How to Reduce Skin Redness on Your Face
Skincare seems to be a topic that comes up over and over for me, even though my focus with content is often more about nutrition, fitness and positivity–and I get it!
Keeping my facial complexion looking healthy, clear and vibrant has been a focus of mine since I first got my monthly cycle (age 12). For years I struggled with cystic acne (you can read all about that experience and what helped me here). But in the last 5 years, I have been acne-free (HECK YEAH MAN) and that’s been a liberating feeling.
What’s left on my skin present-day is some acne-scarring and occasional cheek redness that fluctuates with my time of the month, my diet, my sleep quality, my alcohol intake and overall stress levels. It took me a long time to learn that health in general (your skin is a reflection of what’s going on inside your body) is TRULY affected by every aspect of your human experience.
How to Reduce Skin Redness on Your Face
Emotional State’s Impact on Skin
This includes your emotions, beliefs, thoughts, stress, unhealed trauma, skincare ingredients, diet quality, etc. Might seem totally quacky that your beliefs about yourself can manifest themselves elsewhere in your body. You don’t have to take my word for it. There’s heaps of science and anecdotal info to reinforce this, just check out the Heal Documentary.
You can’t neglect any aspect of that and expect to be perfectly healthy. Also–perfectionism won’t necessarily serve you either. The key is to GAIN MORE AWARENESS surrounding your thoughts, choices and habits.
Okay, okay, so back to skin redness. Most people are probably looking for a quick fix. Been there! Though healing your skin doesn’t happen overnight, there are some things you can do now that will immediately start helping you.
Your Skin is Largely Your Diet
Multiple things to point out here:
-When your body is not effectively eliminating (kidneys, liver, etc.), it does so through your skin
-If your diet is crappy and full of processed, inflammatory foods, your skin is going to reflect that
-Drinking a lot of water goes a long way! (I use this Berkey Filter for all my drinking water)
-Cutting out (or minimizing) common inflammatory foods can help a whole bunch. Gluten, dairy, soy, corn, egg (for some people) and highly processed oils would all fall into this category.
-Choose to eat lots of clean (organic) food.
Makeup Wearers, Clean it Up!
Redness is an indicator that inflammation is happening, which is your body’s response to damage or imbalance. Wearing toxic makeup is like putting gasoline on that fire. The sooner you can swap out your current drug-store foundations, concealers, etc., the sooner your skin will have a chance to get on the healing train.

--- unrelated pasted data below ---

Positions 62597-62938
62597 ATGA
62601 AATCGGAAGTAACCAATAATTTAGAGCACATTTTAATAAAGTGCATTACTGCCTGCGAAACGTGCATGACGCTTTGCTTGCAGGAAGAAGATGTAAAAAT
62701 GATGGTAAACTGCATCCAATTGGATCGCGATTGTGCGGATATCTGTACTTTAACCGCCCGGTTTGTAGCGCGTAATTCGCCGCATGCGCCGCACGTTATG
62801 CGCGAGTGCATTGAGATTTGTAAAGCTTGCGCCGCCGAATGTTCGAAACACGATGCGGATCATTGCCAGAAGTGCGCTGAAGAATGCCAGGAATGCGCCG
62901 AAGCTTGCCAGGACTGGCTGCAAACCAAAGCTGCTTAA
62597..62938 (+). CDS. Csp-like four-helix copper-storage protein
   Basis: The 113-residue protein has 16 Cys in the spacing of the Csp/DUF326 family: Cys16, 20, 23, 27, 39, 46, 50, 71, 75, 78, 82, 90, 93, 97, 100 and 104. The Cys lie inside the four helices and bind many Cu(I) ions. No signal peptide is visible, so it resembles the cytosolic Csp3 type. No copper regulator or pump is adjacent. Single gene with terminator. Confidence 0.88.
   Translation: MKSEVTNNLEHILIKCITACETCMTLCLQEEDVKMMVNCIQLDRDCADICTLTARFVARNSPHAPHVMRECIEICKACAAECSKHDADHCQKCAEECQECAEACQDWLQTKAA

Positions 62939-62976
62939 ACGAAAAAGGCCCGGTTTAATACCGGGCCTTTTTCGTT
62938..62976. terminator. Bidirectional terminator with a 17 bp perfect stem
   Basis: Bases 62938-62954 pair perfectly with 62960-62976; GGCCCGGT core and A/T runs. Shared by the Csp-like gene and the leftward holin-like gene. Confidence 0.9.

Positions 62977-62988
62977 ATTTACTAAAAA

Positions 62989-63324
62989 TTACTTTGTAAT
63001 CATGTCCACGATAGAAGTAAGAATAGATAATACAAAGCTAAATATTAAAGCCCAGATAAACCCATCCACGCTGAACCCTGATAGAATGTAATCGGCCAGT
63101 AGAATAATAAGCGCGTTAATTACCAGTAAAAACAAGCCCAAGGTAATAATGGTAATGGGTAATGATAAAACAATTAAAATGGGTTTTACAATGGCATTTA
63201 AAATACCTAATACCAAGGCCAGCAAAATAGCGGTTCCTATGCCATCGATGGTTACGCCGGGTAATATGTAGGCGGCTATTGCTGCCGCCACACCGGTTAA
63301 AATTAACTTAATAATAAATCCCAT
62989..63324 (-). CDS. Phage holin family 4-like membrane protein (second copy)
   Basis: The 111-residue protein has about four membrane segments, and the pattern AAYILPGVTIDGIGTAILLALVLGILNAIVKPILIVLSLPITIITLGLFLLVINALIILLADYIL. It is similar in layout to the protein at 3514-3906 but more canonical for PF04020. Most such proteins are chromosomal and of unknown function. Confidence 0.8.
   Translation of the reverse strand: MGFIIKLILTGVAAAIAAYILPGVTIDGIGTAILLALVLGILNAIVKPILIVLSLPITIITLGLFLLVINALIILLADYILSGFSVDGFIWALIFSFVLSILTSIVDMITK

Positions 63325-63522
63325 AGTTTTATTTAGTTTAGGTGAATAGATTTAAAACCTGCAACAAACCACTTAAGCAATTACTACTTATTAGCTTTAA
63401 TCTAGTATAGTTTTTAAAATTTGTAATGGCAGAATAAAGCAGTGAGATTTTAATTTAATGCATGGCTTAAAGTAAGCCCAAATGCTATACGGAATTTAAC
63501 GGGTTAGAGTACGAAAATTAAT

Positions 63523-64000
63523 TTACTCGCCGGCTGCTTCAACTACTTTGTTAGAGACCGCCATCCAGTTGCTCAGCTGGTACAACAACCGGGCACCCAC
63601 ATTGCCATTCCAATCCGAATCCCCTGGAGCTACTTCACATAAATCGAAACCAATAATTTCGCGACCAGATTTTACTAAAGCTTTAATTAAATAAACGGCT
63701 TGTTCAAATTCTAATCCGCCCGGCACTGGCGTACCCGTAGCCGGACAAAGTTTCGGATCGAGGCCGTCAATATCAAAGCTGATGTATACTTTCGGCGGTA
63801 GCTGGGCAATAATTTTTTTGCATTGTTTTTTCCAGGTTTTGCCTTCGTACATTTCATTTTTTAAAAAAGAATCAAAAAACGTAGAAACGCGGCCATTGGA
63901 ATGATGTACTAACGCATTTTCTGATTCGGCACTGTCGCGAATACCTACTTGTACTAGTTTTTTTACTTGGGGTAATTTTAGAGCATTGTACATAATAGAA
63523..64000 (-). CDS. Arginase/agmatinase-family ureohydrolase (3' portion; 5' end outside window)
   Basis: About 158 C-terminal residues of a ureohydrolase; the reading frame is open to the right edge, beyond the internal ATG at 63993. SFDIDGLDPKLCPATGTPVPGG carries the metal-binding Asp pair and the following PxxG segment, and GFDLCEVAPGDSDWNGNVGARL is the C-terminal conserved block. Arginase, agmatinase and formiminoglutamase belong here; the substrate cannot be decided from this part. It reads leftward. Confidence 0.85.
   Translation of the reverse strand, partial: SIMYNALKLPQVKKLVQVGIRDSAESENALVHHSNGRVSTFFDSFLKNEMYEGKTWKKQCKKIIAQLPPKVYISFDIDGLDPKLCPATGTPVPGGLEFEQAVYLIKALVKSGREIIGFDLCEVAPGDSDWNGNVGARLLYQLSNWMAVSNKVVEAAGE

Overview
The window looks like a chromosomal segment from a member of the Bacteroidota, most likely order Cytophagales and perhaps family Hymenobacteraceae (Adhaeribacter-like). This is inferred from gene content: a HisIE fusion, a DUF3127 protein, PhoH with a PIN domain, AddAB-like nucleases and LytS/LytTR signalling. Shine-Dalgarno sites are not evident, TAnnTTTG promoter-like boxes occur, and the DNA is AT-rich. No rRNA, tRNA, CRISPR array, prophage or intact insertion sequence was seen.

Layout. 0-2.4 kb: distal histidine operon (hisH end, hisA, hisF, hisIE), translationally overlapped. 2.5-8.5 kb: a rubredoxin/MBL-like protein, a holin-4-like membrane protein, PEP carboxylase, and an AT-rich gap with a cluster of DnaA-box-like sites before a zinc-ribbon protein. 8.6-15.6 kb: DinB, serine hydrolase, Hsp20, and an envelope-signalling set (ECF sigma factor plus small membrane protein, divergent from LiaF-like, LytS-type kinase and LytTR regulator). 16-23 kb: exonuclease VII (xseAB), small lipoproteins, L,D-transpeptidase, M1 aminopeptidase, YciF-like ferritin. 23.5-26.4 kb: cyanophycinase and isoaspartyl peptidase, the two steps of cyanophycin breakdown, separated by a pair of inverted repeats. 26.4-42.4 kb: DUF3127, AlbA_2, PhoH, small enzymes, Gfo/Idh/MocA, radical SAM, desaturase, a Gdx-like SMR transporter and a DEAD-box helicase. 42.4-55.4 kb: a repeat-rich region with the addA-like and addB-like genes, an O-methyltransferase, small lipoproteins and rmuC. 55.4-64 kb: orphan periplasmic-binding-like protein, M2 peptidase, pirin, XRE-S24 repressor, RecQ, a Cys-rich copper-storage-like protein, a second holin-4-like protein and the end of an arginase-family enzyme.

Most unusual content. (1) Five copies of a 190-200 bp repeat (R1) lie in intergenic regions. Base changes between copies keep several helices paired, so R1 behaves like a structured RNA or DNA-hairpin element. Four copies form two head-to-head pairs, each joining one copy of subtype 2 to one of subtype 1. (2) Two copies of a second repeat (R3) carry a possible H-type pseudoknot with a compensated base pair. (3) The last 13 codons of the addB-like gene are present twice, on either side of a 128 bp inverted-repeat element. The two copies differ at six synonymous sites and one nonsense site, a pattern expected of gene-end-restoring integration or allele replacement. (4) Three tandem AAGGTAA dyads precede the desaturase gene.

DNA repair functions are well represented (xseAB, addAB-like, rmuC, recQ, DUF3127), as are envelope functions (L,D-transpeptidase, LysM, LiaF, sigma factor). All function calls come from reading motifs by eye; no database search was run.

My personal favorites are made by a company called Araza Beauty. (code feelmoregooder for 10% off) The two most important products to go non toxic first (since they go directly onto your skin) that I would swap to are their Jojoba Infused Mineral Powder Foundation and their Coconut Cream All-In-One Foundation if you’re looking for more natural coverage.
There have been a few times when traveling that I chose to use other makeup because I didn’t have my trusty clean options on hand. I noticed that my skin was more red, irritated, slightly itchy and just unhappy when I took my makeup off each night). Those instances were a good reminder that the quality of your makeup does matter.
Keep Your Facial Hygiene Pure
Just like makeup, most generic skincare cleansers, toners and moisturizers are rife with chemicals, preservatives and skin irritants. Luckily, there are a lot of cool brands out there that have created clean, organic, nourishing skin care products that are sure to help you reduce your facial redness.
Doesn’t Non-Toxic Makeup & Skincare Cost More?
Here’s the thing, if you’ve ever shopped for makeup or perfume at a department store like Macy’s, Dillard’s, Saks, etc., you’ve probably noticed that it’s SO expensive. The biggest kicker is that the ingredients in those products are absolute dog crap. Seriously. You can’t even pronounce them. They’re not clean, they’re toxic and they don’t improve the true health of your skin. It’s actually amazing to me that places like that still sell. *steps off soap box*
That said, non-toxic skincare when compared to those options is actually significantly cheaper AND it actually helps your skin look more youthful and dewy, without any chemically-laden crud.
If you are used to buying makeup at a drug store and pay less than $10 for foundation, this may be a step-up money wise for you. But it’s one thing to wear makeup everyday just to cover things up. It’s another to invest in a product that will be helping improve your skin and not just mask the redness. That’s the difference I see between the two.
Also, I don’t spend money on heels, handbags, jewelry, etc. My “girly money” goes towards clean skincare and cosmetics. That’s where my priority lies. If you have had nagging skin issues your whole life, you can probably relate that this is a no-brainer.